COSATU will present its submission and proposals to further strenghten the second PIC Amendment Bill to Parliament’s Standing Committee on Finance at 2pm Wednesday 15 August, Committee Room 1, 120 Plein Street, Parliament.
COSATU is pleased that Parliament has responded decisively and positively to our demands to protect workers’ GEPF, UIF and COIDA investments in the PIC. This is workers’ hard earned money. COSATU will stop at nothing to protect it from the many looting brigades that have fleeced our nation. COSATU urges Parliament to pass this bill as a matter of the highest urgency and before Parliament concludes its work in November.
COSATU will present a joint COSATU POPCRU submission to the National Assembly’s Portfolio Committee on Police on how to combat the never ending pandemic of taxi related crimes between 9am and 1pm, Wednesday 15 August, in Parliament. The taxi industry provides a key public good for millions of workers and commuters. It is life line for the economy that most South Africans depend upon in the absence of reliable, serious or safe alternative public transport.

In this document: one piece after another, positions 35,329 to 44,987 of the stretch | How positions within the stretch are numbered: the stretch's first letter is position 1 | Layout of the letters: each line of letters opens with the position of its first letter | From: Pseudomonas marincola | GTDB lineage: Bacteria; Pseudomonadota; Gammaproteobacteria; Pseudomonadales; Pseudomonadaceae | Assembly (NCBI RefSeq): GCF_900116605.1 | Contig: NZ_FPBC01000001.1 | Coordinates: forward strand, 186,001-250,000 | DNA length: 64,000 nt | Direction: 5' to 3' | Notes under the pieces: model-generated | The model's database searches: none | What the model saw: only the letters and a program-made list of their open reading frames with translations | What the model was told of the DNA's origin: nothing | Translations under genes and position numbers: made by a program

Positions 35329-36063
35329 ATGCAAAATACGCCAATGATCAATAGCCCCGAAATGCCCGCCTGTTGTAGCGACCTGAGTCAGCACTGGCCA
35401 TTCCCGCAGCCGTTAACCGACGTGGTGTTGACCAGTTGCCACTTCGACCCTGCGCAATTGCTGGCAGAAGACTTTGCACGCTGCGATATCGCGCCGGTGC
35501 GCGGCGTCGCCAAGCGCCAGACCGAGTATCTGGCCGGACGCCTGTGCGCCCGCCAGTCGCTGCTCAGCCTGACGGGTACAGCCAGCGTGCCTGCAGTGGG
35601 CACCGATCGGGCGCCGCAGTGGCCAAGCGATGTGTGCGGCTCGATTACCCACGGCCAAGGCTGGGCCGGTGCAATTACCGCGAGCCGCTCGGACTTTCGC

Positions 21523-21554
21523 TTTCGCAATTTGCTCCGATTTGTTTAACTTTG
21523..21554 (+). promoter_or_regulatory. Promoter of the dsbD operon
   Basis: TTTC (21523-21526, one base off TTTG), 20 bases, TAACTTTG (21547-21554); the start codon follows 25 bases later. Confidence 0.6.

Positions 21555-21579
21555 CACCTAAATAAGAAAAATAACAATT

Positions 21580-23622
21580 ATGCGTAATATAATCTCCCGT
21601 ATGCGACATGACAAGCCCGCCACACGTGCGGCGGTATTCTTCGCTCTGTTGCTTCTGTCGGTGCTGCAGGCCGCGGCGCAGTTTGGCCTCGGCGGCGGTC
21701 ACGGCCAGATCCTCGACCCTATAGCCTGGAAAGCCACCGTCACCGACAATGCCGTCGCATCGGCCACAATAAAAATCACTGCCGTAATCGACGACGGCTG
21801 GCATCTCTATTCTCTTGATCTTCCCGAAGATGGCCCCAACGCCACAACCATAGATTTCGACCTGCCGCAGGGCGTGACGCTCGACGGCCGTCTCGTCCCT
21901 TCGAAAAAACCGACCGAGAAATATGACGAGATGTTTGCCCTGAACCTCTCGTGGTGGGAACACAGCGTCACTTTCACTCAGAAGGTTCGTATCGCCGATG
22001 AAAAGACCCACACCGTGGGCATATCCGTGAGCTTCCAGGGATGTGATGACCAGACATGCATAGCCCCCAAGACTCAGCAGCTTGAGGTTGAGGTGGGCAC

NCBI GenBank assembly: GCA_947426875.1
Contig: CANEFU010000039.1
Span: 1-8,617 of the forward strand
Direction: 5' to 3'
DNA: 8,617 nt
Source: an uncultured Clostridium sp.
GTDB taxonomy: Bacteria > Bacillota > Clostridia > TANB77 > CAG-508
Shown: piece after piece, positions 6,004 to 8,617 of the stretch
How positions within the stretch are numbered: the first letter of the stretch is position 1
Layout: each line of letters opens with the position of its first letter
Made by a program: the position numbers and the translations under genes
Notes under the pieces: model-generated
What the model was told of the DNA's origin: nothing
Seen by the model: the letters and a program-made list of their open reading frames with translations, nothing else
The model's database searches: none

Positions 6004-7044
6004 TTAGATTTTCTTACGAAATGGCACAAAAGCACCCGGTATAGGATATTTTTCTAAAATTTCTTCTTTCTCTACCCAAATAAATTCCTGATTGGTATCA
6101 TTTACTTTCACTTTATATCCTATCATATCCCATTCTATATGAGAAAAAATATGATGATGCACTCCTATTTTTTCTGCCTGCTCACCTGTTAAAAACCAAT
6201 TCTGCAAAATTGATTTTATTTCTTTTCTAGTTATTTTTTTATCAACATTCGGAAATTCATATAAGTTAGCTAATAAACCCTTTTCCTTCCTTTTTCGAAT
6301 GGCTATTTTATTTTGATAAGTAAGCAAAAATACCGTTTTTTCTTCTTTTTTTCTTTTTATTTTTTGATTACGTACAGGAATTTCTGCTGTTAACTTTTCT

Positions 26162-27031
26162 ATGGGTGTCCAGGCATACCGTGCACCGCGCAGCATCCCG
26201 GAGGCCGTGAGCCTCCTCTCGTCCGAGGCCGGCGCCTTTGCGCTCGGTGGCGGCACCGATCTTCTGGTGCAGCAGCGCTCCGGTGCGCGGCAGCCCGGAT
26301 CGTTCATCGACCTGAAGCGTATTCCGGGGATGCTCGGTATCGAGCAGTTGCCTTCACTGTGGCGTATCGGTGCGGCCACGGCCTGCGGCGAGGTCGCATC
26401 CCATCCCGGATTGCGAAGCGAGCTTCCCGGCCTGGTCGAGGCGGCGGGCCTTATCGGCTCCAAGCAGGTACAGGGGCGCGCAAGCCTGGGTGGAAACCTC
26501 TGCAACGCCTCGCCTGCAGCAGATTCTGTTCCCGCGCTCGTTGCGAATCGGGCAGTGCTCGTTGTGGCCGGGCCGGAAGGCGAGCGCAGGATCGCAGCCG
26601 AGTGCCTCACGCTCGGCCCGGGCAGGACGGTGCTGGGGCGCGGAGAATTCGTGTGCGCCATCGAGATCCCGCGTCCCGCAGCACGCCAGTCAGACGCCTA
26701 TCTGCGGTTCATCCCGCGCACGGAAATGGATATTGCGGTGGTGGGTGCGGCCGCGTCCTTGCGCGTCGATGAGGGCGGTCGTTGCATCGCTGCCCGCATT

However it is an industry notorious from chaos, lawlessness, complete disregard for traffic, labour, tax, criminal and corruption laws. Syndicates, criminals, gangs, money laundering, hit squads and rapes are frequent occurrences in the sector. They make the daily commute to work and school a living nightmare for millions of workers, especially women and girls. Despite many laudable plans, to date government has been found badly wanting on dealing with this crisis of anarchy.
The Southern African Clothing and Textile Workers’ Union (SACTWU) has commenced a protected wage strike at National Chicks in Kwa-Zulu Natal. The strike started last Thursday, 8 August 2018. A strike ballot was conducting amongst workers a month ago, in which 81% of our 390 the union’s members had voted in favour of strike action.
SACTWU members are demanding a 10% wage increase, a 13th cheque and a production bonus. The farmer has offered 7% wage increase only. National Chicks is part of the Astrid Group which is the sister group of County Fair.
SABC News reports that Eskom was set to sign a wage agreement with striking unions on Thursday ending a strike that has lasted over two months, however a precondition set by labour unions has set back the signing of the agreement. The power utility has been engaged in wage negotiations with labour unions NUMSA, the NUM and Solidarity.
On Wednesday, the unions accepted the latest offer which includes a R10 000 once off payment to workers who fall under the bargaining unit plus a 7.5% salary increase this year and another 7% for 2019 and 2020. The unions however will only sign on the basis that those workers who were striking do not face disciplinary action. Eskom did not agree to this stipulation prompting the unions to request a meeting with Public Enterprises Minister Pravin Gordhan and the Eskom board. The CCMA has called on Eskom to allow the meeting to take place early next week.